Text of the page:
Certain formulas just seem fool proof. Like, for example, hot girls in tiny skirts kicking ass. What could possibly go wrong? Taken individually each of these components is fantastic. Hot girls? Yes. Tiny skirts? Hell, yes. Kicking ass? Yes, please, may I have another? Yet when the three components come together in Sucker Punch the result is a big, loud, misogynistic mess that in the end is possibly the worst sin in cinema – boring.
Many of us, me very much included, were excited about the prospect of a big-budget action movie helmed by an ensemble of five women. Female-fronted action films are few and far between as is. So how the trailers made us hope against hope that these young heroines could join the ranks of Ripley and Sarah Connors and that yellow track-suited badass herself, The Bride.
But, instead, director Zack Snyder has given us a derivative jumble of every other action movie you’ve ever seen, mixed in with Inception and an un-ironic dash of Showgirls. The plot – which is using that term in only the loosest possible sense – revolves around a young woman named only Babydoll (Emily Browning), who is hauled off to a mental institution by her wicked stepfather after her mother dies. To escape her fate, she dreams of being in an alternate reality, which turns out to be a whorehouse where the girls are forced to dance for shady clients.
And to escape that fate, she fantasizes about being in increasingly absurd battle zones where she must fight a variety of even more absurd foes. Basically, it’s dream within a dream within a videogame.
Joining Babydoll at the asylum and all the levels of Lara Croft: Fetish Raider are Sweat Pea (Abbie Cornish) and her sister Rocket (Jena Malone), Blondie (Vanessa Hudgens) and Amber (Jamie Chung). The effort Snyder and co-writer Steve Shibuya put into character development extended only as far as each girl’s nickname and their bondage battlegear. In the fight fantasies, the girls are guided by a Wise Man (no, that’s really his name) played by Scott Glenn who drops fortune-cookie advice bombs on them before each mission like, “Don’t ever write a check with your mouth that your ass can’t cash.” Yes, someone got paid cash money to write that.
Also along for the ride in this whole sordid mess are the wasted Carla Gugino, as the head of the asylum/brothel, who struts around in spiked heels with an accent that seems more appropriate for hunting “Moose and Squirrel.” And then, inexplicably, Jon Hamm appears in a small role. Don Draper would not approve.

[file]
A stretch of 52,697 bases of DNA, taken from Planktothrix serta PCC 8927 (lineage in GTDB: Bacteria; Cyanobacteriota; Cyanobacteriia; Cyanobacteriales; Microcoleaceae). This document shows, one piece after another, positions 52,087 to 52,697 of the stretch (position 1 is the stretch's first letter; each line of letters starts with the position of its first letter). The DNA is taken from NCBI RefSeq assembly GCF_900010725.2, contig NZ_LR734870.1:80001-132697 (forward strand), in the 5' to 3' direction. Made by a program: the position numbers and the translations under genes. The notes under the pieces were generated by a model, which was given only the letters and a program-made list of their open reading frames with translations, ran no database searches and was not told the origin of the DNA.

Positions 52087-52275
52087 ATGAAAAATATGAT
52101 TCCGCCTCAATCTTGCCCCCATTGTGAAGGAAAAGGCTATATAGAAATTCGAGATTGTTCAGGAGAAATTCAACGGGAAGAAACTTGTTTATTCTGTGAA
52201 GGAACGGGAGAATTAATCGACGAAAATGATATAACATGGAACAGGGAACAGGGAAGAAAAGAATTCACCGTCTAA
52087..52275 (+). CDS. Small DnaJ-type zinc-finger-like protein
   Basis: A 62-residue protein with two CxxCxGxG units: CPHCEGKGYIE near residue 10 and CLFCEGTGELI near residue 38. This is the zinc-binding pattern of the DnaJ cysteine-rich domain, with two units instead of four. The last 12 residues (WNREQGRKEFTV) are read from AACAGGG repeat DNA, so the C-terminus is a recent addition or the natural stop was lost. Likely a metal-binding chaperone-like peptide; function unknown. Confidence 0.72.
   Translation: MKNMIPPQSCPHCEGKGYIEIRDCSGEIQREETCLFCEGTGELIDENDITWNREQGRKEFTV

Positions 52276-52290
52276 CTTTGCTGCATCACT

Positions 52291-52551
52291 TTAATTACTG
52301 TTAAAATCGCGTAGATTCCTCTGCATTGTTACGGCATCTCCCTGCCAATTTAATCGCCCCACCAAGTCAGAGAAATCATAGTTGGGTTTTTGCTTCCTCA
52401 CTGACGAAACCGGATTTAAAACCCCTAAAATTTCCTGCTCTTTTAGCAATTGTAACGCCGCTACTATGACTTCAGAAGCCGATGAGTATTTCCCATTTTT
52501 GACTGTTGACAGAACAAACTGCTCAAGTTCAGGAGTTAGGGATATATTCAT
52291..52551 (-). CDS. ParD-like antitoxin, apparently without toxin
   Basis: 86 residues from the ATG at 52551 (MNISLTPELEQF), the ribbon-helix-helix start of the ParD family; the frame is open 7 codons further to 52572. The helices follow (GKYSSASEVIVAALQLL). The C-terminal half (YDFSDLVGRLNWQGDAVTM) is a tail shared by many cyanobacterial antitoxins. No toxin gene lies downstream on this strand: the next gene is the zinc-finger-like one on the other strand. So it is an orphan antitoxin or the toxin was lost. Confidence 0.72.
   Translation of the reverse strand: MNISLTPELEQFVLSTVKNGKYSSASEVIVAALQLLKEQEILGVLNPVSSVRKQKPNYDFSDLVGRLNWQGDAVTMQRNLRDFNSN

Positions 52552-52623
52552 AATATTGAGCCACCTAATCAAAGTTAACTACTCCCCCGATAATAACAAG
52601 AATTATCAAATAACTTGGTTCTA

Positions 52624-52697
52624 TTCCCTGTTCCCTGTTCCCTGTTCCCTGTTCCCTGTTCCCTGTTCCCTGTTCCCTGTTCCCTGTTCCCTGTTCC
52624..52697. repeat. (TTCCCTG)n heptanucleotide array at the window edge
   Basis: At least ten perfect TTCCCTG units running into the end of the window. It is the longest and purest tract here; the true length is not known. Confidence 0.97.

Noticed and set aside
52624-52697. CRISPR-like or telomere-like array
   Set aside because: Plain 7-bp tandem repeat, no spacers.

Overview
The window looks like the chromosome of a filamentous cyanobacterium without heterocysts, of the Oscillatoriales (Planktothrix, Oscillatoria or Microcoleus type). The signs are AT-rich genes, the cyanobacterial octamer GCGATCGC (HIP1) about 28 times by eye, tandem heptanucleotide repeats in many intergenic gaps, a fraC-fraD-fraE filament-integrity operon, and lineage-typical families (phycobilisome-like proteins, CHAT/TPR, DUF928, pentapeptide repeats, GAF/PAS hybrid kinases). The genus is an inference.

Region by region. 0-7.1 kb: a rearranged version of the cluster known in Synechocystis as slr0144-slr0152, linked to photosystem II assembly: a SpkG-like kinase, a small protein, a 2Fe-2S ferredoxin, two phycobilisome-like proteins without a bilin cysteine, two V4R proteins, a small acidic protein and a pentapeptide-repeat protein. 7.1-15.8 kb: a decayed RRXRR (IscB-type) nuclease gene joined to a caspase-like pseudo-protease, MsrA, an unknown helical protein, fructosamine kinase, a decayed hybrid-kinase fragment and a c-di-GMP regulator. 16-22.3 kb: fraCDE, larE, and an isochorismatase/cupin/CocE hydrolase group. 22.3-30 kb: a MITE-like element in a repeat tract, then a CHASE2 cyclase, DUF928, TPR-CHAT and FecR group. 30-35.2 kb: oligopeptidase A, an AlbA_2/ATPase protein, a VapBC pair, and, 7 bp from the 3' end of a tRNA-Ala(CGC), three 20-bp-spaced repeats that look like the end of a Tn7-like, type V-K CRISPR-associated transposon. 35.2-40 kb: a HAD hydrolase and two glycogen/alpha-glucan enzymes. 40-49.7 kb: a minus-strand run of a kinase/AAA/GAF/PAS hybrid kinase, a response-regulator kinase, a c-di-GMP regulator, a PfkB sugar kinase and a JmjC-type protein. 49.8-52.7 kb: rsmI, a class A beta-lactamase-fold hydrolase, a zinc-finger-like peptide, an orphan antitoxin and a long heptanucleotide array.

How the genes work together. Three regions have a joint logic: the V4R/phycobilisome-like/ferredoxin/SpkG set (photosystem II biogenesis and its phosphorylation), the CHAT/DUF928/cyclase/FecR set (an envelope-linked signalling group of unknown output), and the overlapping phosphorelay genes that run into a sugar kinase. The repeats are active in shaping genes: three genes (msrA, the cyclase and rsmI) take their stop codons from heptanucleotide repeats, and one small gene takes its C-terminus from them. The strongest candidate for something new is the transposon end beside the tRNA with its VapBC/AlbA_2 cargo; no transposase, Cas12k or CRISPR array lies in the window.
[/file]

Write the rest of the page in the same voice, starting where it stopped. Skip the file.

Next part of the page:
Snyder, the man behind 300 and Watchmen, has never met a green-screen slo-mo action sequence he didn’t want to take behind the middle school and get pregnant. In Sucker Punch he gives us an orgy of action which never truly satisfies. Instead it’s shockingly familiar. First, she’s in Kill Bill with samurai sword and roundhouse kicks. Then they’re in The Hindenburg with steampunk zombies.
Then, somehow, they pop into The Lord of the Rings to fight cast-offs from the Orc army and, why not, a dragon. And finally she’s in The Terminator fighting shiny robots on Saturn – or something. Only the first sequence, with Browning alone against what appear to be giant demon Samurai warriors, delivers something resembling a visceral thrill.
And we haven’t even begun to discus the nearly half a dozen allusions to or out-right attempts at rape and the continual threat of lobotomy. Women folk, they’re best when they’re terrorized. Am I right, Zack Snyder?
But it’s not just that the film has terrible dialogue and underdeveloped character and sexist fetishism and non-existent narratives that makes it so bad. It’s that it takes itself so seriously while doing so. Snyder actually thinks he has delivered the ultimate fanboy fantasy. Make no mistake, this film is aimed at 14-year-old fanboys and 14-year-old fanboys at heart. Young women may be the leads, but they’re never actually empowered. Just because you give a girl a gun, it doesn’t make her a heroine. A heroine owns her power and controls her own destiny.
The women of Sucker Punch are allowed to do neither. They’re pretty marionettes on strings being jiggled about for someone else’s enjoyment.